A survey of 1,000 cell phone owners commissioned by Nuance, a provider of voice recognition software, suggests that people are developing closer relationships with the virtual assistants on their smartphones.
It seems to me that psychologists are beginning to better understand human creativity, and that engineers are beginning to learn to program it into computers. Perhaps the next great generation of artists will be made of silicon.
In the opening session of Techonomy 2012 today, Techonomy founder David Kirkpatrick interviewed Ray Kurzweil, the futurist and transhumanist who has developed a cult following for his prediction of the merging of humans and computers.
Heroes such as imagined by the ancient Greeks, and exemplified by individuals like Neil Armstrong -- whose actions shift paradigms and extend horizons -- are proving increasingly difficult to come by. At a number of levels this is due to the development of new technologies.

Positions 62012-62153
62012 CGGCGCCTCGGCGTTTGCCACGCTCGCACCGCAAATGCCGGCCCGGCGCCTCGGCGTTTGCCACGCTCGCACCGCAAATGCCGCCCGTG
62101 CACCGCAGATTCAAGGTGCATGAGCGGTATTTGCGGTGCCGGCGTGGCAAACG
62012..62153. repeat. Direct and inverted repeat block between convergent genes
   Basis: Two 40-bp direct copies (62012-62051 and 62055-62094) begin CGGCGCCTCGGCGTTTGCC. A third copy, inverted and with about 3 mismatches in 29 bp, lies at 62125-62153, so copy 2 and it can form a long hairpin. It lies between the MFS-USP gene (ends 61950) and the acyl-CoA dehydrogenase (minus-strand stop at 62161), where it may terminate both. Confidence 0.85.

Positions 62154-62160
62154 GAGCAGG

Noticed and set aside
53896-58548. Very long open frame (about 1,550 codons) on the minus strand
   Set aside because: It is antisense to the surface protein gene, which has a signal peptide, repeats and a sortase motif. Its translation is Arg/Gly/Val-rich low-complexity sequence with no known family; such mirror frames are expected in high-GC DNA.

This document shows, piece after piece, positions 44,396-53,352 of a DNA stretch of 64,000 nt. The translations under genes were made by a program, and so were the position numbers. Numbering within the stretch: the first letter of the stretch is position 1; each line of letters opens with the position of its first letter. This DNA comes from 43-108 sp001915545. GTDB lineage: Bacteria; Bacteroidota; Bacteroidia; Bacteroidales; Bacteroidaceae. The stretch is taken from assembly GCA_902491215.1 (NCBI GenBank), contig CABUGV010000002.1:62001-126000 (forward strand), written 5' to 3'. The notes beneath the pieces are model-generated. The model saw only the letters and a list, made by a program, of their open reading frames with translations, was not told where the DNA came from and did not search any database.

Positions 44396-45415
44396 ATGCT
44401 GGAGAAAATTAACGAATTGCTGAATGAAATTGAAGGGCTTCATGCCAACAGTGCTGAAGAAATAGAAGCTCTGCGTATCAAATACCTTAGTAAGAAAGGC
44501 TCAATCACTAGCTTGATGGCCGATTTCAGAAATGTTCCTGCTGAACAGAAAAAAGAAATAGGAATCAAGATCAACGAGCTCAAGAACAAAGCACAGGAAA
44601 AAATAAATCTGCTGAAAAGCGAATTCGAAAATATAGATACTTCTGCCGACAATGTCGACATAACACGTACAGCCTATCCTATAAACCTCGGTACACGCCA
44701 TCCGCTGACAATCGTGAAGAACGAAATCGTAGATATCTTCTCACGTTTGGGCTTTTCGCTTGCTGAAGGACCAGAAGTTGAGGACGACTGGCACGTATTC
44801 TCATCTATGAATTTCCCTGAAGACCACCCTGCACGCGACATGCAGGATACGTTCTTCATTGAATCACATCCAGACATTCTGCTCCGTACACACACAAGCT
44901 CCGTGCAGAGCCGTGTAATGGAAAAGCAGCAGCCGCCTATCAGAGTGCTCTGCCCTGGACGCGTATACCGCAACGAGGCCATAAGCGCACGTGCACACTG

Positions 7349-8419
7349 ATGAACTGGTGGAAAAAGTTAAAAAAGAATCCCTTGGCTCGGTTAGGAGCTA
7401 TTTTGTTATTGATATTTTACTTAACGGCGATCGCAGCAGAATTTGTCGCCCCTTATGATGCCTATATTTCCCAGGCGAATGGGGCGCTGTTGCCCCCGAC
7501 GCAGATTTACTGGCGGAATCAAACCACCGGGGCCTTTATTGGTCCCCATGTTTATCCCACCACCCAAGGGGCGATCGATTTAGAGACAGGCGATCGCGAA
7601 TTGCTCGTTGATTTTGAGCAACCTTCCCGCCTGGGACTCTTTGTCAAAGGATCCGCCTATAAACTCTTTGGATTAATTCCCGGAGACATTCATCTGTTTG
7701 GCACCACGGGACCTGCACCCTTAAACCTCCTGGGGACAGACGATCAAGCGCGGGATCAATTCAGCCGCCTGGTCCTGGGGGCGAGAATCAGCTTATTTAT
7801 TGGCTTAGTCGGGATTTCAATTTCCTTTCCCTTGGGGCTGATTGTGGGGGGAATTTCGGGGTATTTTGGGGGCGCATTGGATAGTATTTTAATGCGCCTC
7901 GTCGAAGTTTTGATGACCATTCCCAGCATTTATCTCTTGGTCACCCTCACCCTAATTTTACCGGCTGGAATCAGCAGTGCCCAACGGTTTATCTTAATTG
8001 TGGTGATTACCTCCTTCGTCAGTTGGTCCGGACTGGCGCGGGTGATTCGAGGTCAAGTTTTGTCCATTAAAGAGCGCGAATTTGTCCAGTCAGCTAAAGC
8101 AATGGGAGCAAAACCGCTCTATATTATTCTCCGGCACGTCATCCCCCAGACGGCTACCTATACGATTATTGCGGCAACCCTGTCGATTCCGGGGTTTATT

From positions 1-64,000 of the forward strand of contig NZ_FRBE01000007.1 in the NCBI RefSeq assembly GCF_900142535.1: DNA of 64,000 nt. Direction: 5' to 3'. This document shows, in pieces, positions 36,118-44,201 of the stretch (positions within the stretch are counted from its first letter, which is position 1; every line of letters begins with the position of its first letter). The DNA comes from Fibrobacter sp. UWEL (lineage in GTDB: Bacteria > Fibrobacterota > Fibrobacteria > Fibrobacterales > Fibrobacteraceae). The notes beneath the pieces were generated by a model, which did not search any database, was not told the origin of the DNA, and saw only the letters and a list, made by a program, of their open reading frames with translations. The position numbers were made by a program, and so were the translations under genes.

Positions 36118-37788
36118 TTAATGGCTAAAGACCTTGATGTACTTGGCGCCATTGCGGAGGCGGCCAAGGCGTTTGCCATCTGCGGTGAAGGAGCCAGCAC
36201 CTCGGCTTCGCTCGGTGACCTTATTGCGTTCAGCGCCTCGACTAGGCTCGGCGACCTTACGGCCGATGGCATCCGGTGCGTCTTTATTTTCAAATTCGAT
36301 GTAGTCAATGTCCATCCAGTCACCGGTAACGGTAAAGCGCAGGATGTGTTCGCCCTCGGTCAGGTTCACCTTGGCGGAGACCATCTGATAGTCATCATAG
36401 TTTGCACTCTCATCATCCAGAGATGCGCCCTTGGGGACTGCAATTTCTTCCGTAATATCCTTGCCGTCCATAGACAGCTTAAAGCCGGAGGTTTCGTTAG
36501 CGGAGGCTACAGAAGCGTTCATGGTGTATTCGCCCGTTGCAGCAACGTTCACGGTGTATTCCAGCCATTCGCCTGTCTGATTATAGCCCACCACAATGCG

A potential break in the human continuum serves as the backdrop to filmmaker Ayoub Qanir's latest film project, Koyakatsi, equal parts science and art -- a mind-bending marriage of grit, fantasy and style.
We know what machines programmed for intelligence would think of texting while driving. They would find a way to prevent it. Unless, of course, they don't like us at all. Unless they want to get us out of the way.
The movie Robot & Frank tells the story of an unlikely friendship between Frank, an aging former cat burglar, and a nameless eldercare robot. But Robot & Frank is no hypothetical sci-fi flight of fancy.